Another lawyer who did not want his name mentioned said the order made by Inyang was a blatant abuse of the Electoral Act, especially Section 87 (11) as amended. The section states: “Nothing in this section shall empower the courts to stop the holding of primaries or general election under this Act pending the determination of the suit.”

The lawyer said the collation of results is a post-election event and no court has the power or jurisdiction to stop any election pending the determination of a suit. He also noted that the petition against the judge is in order.

Similarly, a Lagos-based lawyer, Smart Martin’s Olatunji, affirmed that the PDP could petition the NJC over an order made by a judge if such an order was contradictory. “It will be unethical for any judge to make such a contradictory order. Such an act will amount to an attempt to bring the wheel of justice to disrepute,” he stated.

This came as the APC alleged a plot by the PDP and its presidential candidate, Atiku Abubakar, to tamper with INEC’s database.

“We note Atiku’s consistent reference to the ‘INEC server’ as if he is the custodian of that platform. Indeed, Atiku’s constant reference should raise concerns as it is becoming apparent that he and the PDP are up for some dastardly activities that are targeted at jeopardising the database and internal storage system,” said a statement by APC National Publicity Secretary Lanre Issa Onilu.

The statement added: “Judging by Atiku and PDP’s recent utterances and actions, it is now clear that they have slipped into severe depression and post-defeat hallucination that have left many Nigerians questioning their current state of mind.”

The Senate meanwhile has condemned “the massive use of military forces” in the general elections. It also expressed concern over what it called “inconsistent application of electoral laws by INEC in matters of national elections.”

According to the Senate, “the nation is on the edge of a precipice, and our democracy can be saved for future posterity, if only we build strong institutions that can operate within established laws, with our military forces restricted to their traditional roles of defending the nation.”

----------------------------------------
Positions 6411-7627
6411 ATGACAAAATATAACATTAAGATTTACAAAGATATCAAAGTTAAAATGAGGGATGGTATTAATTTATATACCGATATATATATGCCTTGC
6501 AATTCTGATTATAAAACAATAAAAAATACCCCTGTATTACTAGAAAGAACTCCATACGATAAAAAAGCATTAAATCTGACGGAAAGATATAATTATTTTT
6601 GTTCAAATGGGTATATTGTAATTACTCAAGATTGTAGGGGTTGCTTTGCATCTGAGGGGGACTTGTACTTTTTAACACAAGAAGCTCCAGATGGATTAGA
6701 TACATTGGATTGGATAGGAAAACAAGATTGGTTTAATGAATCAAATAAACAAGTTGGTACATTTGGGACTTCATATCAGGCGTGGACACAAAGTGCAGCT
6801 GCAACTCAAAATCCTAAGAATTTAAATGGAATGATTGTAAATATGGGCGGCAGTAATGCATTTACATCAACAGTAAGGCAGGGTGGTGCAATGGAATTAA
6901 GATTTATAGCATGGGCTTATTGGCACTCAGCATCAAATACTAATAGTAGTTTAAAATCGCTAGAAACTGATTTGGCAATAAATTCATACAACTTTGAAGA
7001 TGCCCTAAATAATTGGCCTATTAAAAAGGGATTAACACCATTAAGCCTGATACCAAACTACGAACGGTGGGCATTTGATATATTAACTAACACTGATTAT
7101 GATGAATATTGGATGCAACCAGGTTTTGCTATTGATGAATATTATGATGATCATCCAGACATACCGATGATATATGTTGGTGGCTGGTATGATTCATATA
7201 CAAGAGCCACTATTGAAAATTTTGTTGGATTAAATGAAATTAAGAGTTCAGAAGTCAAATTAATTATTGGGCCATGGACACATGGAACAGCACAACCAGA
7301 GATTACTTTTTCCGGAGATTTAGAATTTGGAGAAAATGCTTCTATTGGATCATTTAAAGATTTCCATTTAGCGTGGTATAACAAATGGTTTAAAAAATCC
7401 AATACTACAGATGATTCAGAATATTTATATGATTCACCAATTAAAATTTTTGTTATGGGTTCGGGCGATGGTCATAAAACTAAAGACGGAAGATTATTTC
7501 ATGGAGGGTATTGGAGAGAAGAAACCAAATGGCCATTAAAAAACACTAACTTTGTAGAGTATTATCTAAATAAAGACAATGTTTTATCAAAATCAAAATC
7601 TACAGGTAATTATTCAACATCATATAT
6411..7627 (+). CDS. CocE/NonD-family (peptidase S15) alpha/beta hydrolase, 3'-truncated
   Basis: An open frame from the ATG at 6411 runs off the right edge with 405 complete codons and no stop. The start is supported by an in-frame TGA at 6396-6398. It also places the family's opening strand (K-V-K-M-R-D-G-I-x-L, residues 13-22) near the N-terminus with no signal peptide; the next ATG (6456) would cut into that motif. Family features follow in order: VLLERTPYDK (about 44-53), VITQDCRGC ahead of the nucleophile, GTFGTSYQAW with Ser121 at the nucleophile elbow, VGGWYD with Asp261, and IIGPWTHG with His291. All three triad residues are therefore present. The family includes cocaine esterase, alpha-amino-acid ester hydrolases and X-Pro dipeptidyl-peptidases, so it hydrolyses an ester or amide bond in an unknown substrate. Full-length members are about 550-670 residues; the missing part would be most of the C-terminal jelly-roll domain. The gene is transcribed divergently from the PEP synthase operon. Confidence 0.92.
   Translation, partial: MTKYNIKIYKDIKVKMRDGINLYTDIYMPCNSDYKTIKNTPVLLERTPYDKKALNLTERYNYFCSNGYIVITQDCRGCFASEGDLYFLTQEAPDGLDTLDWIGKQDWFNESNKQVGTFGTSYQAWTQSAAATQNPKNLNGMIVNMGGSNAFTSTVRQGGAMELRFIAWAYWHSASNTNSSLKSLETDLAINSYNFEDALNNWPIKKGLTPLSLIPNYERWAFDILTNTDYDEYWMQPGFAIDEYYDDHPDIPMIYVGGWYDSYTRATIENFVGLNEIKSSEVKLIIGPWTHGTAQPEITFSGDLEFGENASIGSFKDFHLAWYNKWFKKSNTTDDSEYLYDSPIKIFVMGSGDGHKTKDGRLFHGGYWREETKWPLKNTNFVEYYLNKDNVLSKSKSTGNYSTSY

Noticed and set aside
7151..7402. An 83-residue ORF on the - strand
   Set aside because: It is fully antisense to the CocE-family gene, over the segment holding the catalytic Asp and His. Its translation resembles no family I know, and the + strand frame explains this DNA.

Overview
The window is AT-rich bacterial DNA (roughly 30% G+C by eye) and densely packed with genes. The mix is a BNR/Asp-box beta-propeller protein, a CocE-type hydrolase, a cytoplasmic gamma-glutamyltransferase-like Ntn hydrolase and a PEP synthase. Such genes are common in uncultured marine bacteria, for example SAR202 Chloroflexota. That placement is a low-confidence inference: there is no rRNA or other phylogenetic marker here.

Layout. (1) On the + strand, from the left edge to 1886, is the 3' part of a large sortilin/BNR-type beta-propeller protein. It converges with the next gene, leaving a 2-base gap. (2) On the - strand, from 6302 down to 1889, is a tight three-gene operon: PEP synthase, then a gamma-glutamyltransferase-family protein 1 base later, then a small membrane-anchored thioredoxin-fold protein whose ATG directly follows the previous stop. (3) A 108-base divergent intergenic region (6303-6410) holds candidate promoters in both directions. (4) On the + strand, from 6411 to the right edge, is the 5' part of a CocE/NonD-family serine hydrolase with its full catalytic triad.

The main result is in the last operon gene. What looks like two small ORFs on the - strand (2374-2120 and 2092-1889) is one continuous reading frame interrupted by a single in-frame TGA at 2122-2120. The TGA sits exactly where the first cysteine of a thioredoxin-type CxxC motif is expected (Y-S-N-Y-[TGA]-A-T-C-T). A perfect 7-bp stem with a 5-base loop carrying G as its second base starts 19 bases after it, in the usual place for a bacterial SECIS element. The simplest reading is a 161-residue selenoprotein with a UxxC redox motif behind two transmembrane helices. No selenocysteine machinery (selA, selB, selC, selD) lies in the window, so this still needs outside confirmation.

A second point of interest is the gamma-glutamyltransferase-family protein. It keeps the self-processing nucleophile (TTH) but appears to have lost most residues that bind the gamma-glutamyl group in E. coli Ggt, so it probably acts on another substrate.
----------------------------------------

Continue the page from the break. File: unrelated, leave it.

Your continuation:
Adopting a motion sponsored by Senator Dino Melaye (PDP, Kogi West) and seconded by Senate Majority Leader Ahmed Lawan, the upper legislative chamber also directed its committee on electoral matters to conduct a comprehensive investigation into all perceived inconsistent application of electoral laws by INEC during the elections.

It asked President Muhammadu Buhari “assent to the recent amendment to the Electoral Act, to ensure a level playing field and the adoption of equal standards in national elections for a strong and peaceful democracy.”

While adopting the motion, which attracted a brief uproar from some members of the APC, especially during contributions by some senators, the chamber noted that there is an urgent need to institutionalise procedures and application of laws.

Captioned, “Militarisation of the Nigerian Electoral Process and the Inconsistent Application of Electoral Laws by the Independent National Electoral Commission (INEC)”, the motion was co-sponsored by Senators Mao Ohuabunwa (Abia North), Matthew Urhoghide (Edo South), Samuel Anyanwu (Imo East), Clifford Ordia (Edo Central), Ahmed Ogembe (Kogi Central), Biodum Olujimi (Ekiti South) and Obinna Ogba (Ebonyi Central).

Presenting his motion, earlier, Melaye said: “It is more worrisome that the number of lives lost is unprecedented. In 1993, when the June 12 election was annulled, we did not lose such a number of people. It is not about PDP or APC but about Nigeria. It is pathetic that there is no presidential broadcast by Buhari. Nigeria is not a banana republic. If we are scared to talk for fear of our election being declared inconclusive, our children are watching.”

Also, former Deputy National Publicity Secretary of the APC Timi Frank petitioned the United State of America, United Kingdom and the European Union (EU), asking them to place a visa ban on the Chief of Army Staff, Gen. Tukur Buratai and others over the alleged involvement of the military in the elections.

This was contained in a petition dated March 19, 2019 but made available to reporters in Abuja yesterday.